Osakis City Council unanimously approves Eagle Scout project

Area Boy Scout presents idea to clean and renovate Lake Osakis beach and bath house

Osakis area Boy Scout Spencer Wolbeck passed out photos of Lake Osakis beach and held up a poster board of images for the council at its meeting at the community center Monday night.

His project could include removing rocks, picking up debris, raking, adding sand, as well as repairing and painting the bath house. He plans to raise money and find volunteers himself.

Spencer said he would like to start at the beginning of October so he can complete the project in spring 2021.

“I think you got yourself a job,” council member Jerry Olson said.

Council member Randy Anderson reminded Spencer to look at shoreline regulations before starting, as some of the rocks may have been placed to prevent gradual receding. Council member Laura Backes told Spencer that the hardware store would donate paint when that step in the project came.


Planning and zoning

The remaining units up for sale as a part of the Idlewilde Resort operations are being observed by people who want to rent them out on a monthly basis, but the sunset clause will eliminate that in the future.

Council member Justin Dahlheimer said that the Planning and Zoning Committee set deadlines for changes that need to be made to the property.

Water and sewer must be verified by the city and brought back for consideration by June 1, 2021. The pool building must either be improved or removed by November 2025, as Dahlheimer said it’s currently in disrepair.

If these deadlines are met, the sunset clause will be removed and typical regulations for a rental in Osakis will apply. Dahlheimer said the committee members “feel this is a great compromise.”

Liquor Store report

Reenie Goodwin, Osakis Liquor Store manager, said that the store had a pretty good month.

Goodwin said they plan to keep Happy Hour and they will not be doing bargo because it’s been difficult to cut off visitors at 50 percent capacity under COVID-19 guidelines. The staff could monitor one door, but Goodwin said they don’t always know who’s coming through the other three entrances.

Goodwin also requested to carry over additional vacation hours than the typical 48. Mayor Kip Emerson said he hoped that things would settle down enough so Goodwin could use her vacation time.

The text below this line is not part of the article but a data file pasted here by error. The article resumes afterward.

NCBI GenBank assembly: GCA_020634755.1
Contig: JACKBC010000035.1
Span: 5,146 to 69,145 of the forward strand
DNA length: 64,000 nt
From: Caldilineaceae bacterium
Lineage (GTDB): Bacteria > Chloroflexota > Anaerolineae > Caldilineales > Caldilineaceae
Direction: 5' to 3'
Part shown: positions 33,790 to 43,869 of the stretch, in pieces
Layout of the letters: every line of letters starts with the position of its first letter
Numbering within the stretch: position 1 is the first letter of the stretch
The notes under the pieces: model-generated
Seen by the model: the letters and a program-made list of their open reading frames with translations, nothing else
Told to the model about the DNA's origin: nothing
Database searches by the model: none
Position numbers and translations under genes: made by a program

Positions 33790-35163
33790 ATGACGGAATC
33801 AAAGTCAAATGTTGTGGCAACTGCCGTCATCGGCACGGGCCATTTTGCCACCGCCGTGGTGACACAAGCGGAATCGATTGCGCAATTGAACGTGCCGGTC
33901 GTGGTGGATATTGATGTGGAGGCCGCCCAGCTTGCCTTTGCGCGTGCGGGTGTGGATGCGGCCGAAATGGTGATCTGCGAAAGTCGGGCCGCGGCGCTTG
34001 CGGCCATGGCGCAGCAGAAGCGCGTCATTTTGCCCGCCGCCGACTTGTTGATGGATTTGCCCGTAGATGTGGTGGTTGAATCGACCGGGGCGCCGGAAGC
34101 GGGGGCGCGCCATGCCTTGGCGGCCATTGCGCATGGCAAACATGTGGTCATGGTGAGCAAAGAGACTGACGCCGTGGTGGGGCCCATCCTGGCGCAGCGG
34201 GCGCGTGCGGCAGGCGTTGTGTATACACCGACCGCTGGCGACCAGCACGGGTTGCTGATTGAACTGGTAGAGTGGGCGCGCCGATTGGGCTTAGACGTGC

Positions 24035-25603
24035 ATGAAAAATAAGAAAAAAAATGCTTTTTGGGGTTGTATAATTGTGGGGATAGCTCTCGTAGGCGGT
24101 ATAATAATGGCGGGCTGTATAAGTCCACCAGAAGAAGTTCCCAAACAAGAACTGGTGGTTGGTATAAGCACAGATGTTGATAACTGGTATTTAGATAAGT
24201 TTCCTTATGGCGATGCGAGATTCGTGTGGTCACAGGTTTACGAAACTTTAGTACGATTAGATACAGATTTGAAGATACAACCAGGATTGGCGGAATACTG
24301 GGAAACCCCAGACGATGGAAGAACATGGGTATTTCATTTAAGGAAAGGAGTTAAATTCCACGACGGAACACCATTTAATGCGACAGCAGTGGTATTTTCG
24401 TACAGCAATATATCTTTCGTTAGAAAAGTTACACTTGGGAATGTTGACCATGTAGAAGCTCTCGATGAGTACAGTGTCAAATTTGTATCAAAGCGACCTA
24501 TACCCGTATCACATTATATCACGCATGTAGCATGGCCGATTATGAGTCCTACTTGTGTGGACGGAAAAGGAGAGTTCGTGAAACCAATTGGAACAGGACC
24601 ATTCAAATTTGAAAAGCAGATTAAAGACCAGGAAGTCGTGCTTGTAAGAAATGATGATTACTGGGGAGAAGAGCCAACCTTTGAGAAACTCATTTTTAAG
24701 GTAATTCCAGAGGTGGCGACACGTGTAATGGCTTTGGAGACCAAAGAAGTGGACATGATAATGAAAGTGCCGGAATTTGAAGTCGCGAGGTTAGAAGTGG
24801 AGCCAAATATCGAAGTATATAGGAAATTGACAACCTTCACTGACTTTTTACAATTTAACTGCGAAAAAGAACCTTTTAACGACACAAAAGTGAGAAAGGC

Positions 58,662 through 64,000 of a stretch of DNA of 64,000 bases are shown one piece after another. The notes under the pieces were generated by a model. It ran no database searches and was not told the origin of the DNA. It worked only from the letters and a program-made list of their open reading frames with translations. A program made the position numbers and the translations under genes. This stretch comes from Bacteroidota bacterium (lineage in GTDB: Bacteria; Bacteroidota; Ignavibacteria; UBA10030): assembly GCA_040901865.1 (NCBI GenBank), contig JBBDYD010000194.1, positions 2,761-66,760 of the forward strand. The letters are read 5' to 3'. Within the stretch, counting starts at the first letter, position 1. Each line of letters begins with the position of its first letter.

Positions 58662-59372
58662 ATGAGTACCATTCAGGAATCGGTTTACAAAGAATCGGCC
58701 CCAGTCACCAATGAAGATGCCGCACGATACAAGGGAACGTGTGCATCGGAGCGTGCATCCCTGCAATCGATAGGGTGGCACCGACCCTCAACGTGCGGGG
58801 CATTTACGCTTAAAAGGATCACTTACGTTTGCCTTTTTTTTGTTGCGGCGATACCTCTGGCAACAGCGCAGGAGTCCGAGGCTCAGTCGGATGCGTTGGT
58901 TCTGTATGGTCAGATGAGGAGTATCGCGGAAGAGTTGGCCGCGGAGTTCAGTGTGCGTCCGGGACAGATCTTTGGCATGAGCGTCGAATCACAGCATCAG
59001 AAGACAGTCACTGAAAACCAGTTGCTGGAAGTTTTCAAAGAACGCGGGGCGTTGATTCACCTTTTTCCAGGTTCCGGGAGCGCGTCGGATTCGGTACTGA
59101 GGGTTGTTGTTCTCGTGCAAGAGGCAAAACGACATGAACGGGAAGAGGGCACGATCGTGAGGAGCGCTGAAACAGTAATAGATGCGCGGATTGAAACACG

“I think it’s important to make a point that this year is kind of an extreme,” council member Backes said. “For this year, I don’t see a problem with it.”


Other items

  • City Clerk Angela Jacobson discussed the tax levy. The budget in the agenda packet suggested there would be no increase in 2020, but she proposed altering it to 1 percent as a precautionary measure. Jacobson also said that though the tax rate may feel high, it’s lower compared to most cities of a similar size.

  • Jacobson also addressed the city’s plan for a new water plant. The council approved the application to send to Rural Development for funding.

  • City Superintendent Greg Gottwald gave a public works update. He said that a mill and overlay project was completed on Queen Street, and a section of Lake Street was rerouted and new signs were placed. Council member Olson asked about the water tower painting project, but Gottwald said that won’t happen until 2022.

  • Clean-Up Day will be held Saturday, Sept. 19, from 9 to 11 a.m. in the Osakis Liquor Store parking lot. In the past, there’s been a free-will donation, but it will cost $15 per yard this year.

  • A letter was sent to the Minnesota Department of Natural Resources about the proposed vacation of the plot of land on 4th Avenue E. The public hearing will take place at the council’s meeting Monday, Nov. 9.

Jasmine Johnson joined the Echo Press staff in May 2020 as a general assignment reporter. She grew up in Becker, Minn., and later studied journalism and graphic design at Bethel University in Arden Hills, Minn.
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